Harvard Law School, Julia M. Puaschunder, Harvard Faculty Associate

Law & Economics

The fields of law and economics are hallmarks of social sciences.  Legal studies account for the oldest foundations of scholarly work and have ever since been at the heart of academic institutions.  Since the inception of the science of economics, economic standardization of measuring utility enjoyed rising popularity.  Surprisingly, the interdisciplinary discourse of Law & Economics has had a comparatively recent start but gained unprecedented urgency in today’s world.

The time has come to acknowledge the power of integrating Law & Economics as one of the most important approaches to solve the most pressing contemporary societal predicaments of our times.  Climate change, healthcare inequality and the exacerbated digitalization disruption require the bundled strength of Law & Economics to successfully harness positive advancement but also curb harmful threats to our society and future generations to come early on and wisely.

Law offers an ennobling humane-natural principle of ethicality, practical feasibility in governmental impetus but also historical adaptability to implement societal changes including a legal birds-eye view of comparative approaches around the world, an exemplary sensitivity to disparate impacts of external influences’ impact on society but also clear guidelines how far the individual freedom and wellbeing can be granted in light of common security protection and societal welfare enhancement endeavors.  Economics features the most advanced methods to discount future value, an exemplary formalization of societal welfare maximization over time, but also the most sophisticated ways to quantify societal gains and losses in often-overlooked and behaviorally-unforeseen externalities.

Only in the harmonious combination of both disciplines will the most challenging contemporary predicaments of our time be solved and widespread inequalities be alleviated through disparate-impact-sensitive, fine-tuned redistribution mechanisms.  Acknowledging unique interdisciplinary insights and cherishing an international field of Law & Economics can help bridge the gap between societal entities, politically-divided nations and temporally-distanced generations.  Adopting an interdisciplinary study approach with a commonly-understood language will promote a mutual understanding of multi-faceted insights in order to harvest the societal benefits of a fruitful Law & Economics Gestalt that is greater than its singular law and economics entities.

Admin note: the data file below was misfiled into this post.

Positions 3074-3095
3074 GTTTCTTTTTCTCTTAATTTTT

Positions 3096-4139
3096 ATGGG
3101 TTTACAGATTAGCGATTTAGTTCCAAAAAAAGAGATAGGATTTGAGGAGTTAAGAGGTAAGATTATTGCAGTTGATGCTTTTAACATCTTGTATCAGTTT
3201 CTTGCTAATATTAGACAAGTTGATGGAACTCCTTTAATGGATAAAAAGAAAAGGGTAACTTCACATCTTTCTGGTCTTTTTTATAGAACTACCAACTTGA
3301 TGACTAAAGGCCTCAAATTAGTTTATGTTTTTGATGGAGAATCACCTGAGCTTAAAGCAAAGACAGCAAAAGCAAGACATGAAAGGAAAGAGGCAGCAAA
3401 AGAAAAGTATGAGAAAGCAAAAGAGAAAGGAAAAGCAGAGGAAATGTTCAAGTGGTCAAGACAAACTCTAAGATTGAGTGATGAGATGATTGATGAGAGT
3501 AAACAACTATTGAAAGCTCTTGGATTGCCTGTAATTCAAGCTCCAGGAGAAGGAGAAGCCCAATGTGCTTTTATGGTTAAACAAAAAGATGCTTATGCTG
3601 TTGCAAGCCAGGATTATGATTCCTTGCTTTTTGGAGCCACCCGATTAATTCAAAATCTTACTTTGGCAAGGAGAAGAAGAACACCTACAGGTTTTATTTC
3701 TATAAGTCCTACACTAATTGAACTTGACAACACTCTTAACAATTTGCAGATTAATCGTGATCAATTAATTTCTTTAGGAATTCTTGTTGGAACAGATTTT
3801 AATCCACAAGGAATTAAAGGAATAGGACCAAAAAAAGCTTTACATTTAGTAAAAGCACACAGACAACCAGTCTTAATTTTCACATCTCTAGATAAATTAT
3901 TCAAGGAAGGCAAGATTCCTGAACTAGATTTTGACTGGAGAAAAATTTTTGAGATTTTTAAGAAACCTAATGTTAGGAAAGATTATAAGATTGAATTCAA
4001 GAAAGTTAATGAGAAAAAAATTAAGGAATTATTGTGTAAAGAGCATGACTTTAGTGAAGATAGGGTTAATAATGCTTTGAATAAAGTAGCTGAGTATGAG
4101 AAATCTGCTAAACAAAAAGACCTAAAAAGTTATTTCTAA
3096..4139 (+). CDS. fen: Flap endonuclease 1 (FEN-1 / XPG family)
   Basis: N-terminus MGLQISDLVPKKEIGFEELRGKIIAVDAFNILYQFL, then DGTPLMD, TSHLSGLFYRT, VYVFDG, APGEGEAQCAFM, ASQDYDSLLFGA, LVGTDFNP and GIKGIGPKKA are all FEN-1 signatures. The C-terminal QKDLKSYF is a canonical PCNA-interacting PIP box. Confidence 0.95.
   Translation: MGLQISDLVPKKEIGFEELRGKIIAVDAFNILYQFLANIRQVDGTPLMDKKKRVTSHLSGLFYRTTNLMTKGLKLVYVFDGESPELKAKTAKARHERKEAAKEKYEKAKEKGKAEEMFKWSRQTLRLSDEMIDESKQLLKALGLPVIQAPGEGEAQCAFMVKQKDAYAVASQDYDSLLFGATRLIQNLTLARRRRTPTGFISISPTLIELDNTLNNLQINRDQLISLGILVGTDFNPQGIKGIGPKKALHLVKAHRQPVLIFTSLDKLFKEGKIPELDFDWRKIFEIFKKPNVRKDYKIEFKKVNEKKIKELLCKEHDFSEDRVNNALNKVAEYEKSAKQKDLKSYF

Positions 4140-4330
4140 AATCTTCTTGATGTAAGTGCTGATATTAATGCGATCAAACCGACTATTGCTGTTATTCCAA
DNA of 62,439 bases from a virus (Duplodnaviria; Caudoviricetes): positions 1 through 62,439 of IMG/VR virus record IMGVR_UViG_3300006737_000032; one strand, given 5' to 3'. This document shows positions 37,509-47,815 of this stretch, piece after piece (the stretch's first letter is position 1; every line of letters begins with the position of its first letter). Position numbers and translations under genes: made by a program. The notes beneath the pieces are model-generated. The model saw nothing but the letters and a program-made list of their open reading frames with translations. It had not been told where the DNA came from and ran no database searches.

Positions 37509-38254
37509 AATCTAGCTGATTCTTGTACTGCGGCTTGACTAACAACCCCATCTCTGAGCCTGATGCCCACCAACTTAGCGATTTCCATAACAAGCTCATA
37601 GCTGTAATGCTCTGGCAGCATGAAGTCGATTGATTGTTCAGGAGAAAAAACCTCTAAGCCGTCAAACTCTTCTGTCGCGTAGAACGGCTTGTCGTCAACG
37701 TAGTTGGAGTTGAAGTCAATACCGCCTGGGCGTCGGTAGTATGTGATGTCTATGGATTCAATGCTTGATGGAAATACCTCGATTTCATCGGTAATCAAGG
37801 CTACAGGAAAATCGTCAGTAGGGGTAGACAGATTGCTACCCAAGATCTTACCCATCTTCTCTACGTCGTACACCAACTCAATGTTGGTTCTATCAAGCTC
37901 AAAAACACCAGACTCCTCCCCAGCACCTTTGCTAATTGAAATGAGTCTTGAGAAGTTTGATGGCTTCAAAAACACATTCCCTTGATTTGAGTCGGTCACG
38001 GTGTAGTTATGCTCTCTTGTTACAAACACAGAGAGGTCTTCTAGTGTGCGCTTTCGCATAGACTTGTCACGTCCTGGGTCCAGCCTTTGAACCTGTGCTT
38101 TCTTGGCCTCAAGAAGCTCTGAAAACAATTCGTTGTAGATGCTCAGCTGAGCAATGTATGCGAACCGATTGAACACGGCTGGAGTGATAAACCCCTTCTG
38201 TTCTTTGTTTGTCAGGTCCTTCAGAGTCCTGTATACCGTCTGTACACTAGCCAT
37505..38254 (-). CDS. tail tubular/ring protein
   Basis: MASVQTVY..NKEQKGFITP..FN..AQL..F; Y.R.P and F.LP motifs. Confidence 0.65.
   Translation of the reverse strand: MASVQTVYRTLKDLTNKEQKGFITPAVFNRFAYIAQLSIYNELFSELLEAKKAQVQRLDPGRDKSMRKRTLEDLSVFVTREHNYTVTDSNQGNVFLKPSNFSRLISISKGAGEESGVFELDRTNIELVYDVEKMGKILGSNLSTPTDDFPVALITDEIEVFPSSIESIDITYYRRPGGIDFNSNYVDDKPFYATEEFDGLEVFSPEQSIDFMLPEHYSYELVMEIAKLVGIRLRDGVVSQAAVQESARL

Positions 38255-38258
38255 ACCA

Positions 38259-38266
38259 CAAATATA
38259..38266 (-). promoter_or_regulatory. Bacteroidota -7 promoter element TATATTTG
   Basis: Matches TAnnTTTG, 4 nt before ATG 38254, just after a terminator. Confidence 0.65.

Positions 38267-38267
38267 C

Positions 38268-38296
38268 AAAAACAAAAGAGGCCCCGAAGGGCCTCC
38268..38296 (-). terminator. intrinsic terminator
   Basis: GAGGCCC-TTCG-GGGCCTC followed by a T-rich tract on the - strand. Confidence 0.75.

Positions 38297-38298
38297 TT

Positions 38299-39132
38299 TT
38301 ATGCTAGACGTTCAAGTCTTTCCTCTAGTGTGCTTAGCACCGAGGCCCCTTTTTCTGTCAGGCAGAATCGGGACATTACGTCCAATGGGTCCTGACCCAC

Founder & Principal Investigator:

Julia M. Puaschunder

Columbia University



The New School



Cooperation partners:

International Institute for Applied Systems Analysis (IIASA)

Friends of the International Institute for Applied Systems Analysis (FoI)

National Academy of Sciences, Engineering, and Medicine of the United States


Climate change heralded a call for a fair climate stabilization solution and burden sharing strategy within society, between countries and over time.  Intergenerational equity to provide an at least as favorable standard of living to future generations as currently enjoyed challenges traditional economic utility discounting models.  Trade-offs arise for today’s consumers and taxpayers between individual profit maximization and future societal welfare improvement under the conditions of uncertainty and unperceivable outcomes for future beneficiaries.

In solving the climate change predicament, law offers an ethically-grounded climate justice justification of redistribution mechanisms within society, around the world and between generations in order to avert climate inequality.  Intergenerational equity ethics back legal redistribution schemes to avert climate change-induced inequality.  From a practical standpoint, legal foundations help global governance and governmental action alleviating inequality.  Sophisticated comparative legal analysis methods highlight regulatory peculiarities’ impact on different living conditions on the societal, national and generational levels.  Legal disparate impact analyses opening up the black box of aggregate macroeconomic calculus shed important light on the unequally-distributed burden of external environmental shocks on specific societal groups, various world nations and different generations.  Law & Economics can address vulnerable groups on whom sustainability pledges place a disproportionate burden, which fosters the Sustainable Development Goals on a granular but widespread level.